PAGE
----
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Mining company’s SLAPP suit against CER lawyers, activist in court today

29 May 2019 at 8:23 am

The Western Cape High Court will today hear a preliminary application in one of three defamation suits launched against lawyers and activists who have been critical of Australian miner Mineral Commodities Limited (MRC)’s Tormin mining operation at Lutzville on the West Coast, and its planned mining operation at Xolobeni in Pondoland on the Wild Coast.

In one of the cases, Mineral Sands Resources (MSR), a subsidiary of MRC, sued two former lawyers from the Centre For Environmental Rights, Tracey Davies and Christine Reddell, and West Coast community activist, Davine Cloete, for a total of R1,25 million for alleged defamatory statements made at the University of Cape Town’s Summer School in 2017.

Today, the High Court hears an application for an order compelling MSR to disclose key documents required for the defendants’ defence. The company has argued that it is not obliged to provide these documents, which include a range of environmental permits and scientific reports.

The defendants in the lawsuit brought by MSR have raised Constitutional arguments in response to the defamation claims. The University of Cape Town and the Centre for Applied Legal Studies (CALS) at the University of the Witwatersrand have intervened in the matter as amici curiae (friends of the court).

The Centre for Environmental Rights maintains that litigation of this nature is intended to censor, intimidate and silence critics by burdening them with the management and costs of a legal defence until they abandon their criticism or opposition. Popularly known as SLAPP suits (strategic litigation against public participation), this kind of litigation is also aimed at sending a message to all activists that resisting that company, and others like it, poses personal risk.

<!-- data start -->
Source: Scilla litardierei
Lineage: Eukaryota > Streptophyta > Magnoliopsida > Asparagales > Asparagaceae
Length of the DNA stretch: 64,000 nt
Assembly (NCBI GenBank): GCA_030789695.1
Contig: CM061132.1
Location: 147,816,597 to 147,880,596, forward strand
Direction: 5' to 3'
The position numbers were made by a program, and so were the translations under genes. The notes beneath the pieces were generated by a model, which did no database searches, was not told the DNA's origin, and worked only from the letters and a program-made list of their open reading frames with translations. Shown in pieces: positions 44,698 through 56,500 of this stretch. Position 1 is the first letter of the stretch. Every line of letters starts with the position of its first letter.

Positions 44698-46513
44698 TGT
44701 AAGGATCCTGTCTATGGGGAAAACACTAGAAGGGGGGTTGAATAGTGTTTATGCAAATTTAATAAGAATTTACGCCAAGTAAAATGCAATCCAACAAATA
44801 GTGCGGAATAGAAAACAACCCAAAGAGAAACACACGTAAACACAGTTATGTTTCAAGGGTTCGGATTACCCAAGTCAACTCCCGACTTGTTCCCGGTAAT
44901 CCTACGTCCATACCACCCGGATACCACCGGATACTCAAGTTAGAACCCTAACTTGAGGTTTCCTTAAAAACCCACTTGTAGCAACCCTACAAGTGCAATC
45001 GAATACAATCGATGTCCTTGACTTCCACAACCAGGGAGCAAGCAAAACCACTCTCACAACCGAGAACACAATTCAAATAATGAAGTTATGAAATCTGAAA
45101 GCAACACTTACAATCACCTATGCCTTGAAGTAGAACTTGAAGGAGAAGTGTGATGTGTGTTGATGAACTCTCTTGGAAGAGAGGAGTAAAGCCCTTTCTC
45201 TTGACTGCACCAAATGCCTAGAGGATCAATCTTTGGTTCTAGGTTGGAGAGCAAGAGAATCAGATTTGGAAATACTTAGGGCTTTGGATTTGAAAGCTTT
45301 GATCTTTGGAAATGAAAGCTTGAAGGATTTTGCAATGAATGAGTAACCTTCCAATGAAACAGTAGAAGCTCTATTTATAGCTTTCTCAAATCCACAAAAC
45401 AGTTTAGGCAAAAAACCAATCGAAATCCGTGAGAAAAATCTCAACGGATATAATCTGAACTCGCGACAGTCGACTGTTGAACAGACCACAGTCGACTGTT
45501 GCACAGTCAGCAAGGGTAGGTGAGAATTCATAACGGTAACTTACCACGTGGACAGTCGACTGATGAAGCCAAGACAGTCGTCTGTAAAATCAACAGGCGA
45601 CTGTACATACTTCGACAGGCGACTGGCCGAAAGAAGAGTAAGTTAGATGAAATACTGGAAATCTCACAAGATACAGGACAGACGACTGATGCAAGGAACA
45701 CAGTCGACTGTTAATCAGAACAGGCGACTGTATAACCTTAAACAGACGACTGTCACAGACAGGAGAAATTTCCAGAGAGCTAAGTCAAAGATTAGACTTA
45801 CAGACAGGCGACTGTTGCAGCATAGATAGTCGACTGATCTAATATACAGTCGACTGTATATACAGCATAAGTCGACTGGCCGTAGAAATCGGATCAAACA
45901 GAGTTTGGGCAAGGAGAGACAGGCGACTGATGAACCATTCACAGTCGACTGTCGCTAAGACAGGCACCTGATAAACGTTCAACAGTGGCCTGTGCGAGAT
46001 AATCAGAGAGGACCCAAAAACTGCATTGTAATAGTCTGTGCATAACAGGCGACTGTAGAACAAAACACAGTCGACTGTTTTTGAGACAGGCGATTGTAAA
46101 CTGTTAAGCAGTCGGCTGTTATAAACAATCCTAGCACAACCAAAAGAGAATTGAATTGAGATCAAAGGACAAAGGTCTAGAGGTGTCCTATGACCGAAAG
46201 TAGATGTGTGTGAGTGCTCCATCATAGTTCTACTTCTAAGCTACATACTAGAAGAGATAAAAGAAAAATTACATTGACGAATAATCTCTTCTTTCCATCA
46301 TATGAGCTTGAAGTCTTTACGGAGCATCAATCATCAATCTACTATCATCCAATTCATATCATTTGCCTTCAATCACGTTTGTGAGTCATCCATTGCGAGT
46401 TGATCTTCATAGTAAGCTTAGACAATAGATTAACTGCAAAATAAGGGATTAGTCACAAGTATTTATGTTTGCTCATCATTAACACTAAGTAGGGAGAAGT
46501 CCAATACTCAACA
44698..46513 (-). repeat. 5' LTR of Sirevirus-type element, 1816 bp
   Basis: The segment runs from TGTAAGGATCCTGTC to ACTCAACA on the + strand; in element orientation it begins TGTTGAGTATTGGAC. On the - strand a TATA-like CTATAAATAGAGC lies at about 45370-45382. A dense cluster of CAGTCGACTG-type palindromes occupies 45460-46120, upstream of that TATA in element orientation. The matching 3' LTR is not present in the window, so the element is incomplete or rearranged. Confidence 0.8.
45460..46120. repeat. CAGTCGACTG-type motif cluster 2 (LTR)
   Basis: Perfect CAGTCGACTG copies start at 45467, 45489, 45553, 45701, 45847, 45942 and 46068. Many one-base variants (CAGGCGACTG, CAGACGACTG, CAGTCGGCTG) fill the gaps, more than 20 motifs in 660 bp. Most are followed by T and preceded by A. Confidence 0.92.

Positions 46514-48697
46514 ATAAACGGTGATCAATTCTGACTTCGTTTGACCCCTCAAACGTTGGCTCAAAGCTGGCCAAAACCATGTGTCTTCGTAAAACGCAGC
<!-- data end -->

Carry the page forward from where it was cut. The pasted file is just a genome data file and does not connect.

Yesterday, a group of civil society organisations launched a new campaign known as Asina Loyiko: United against corporate bullying. This campaign is aimed at raising awareness about SLAPP suits, and discouraging the use of this tool to silence and intimidate activists. Meaning “we do not fear”, Asina Loyiko is committed to resisting the threat that SLAPP suits and other forms of corporate bullying pose to civil society’s Constitutional rights to freedom of speech, freedom of the media, academic freedom, and democracy more broadly.

A picket organised by the group of civil society organisations will take place on the steps of the Western Cape High Court, a clear sign to companies that their SLAPP suits and other intimidation will not silence those fighting for environmental and social justice.

ENDS

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For media queries, contact CER Corporate Accountability & Transparency Programme Head Leanne Govindsamy on 076 715 8270 or lgovindsamy@cer.org.za.

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Section 24of the Constitution of the Republic of South Africa, 1996

Everyone has the right to an environment that is not harmful to their health or well-being; and to have the environment protected, for the benefit of present and future generations, through reasonable legislative and other measures that prevent pollution and ecological degradation; promote conservation; and secure ecologically sustainable development and use of natural resources while promoting justifiable economic and social development.

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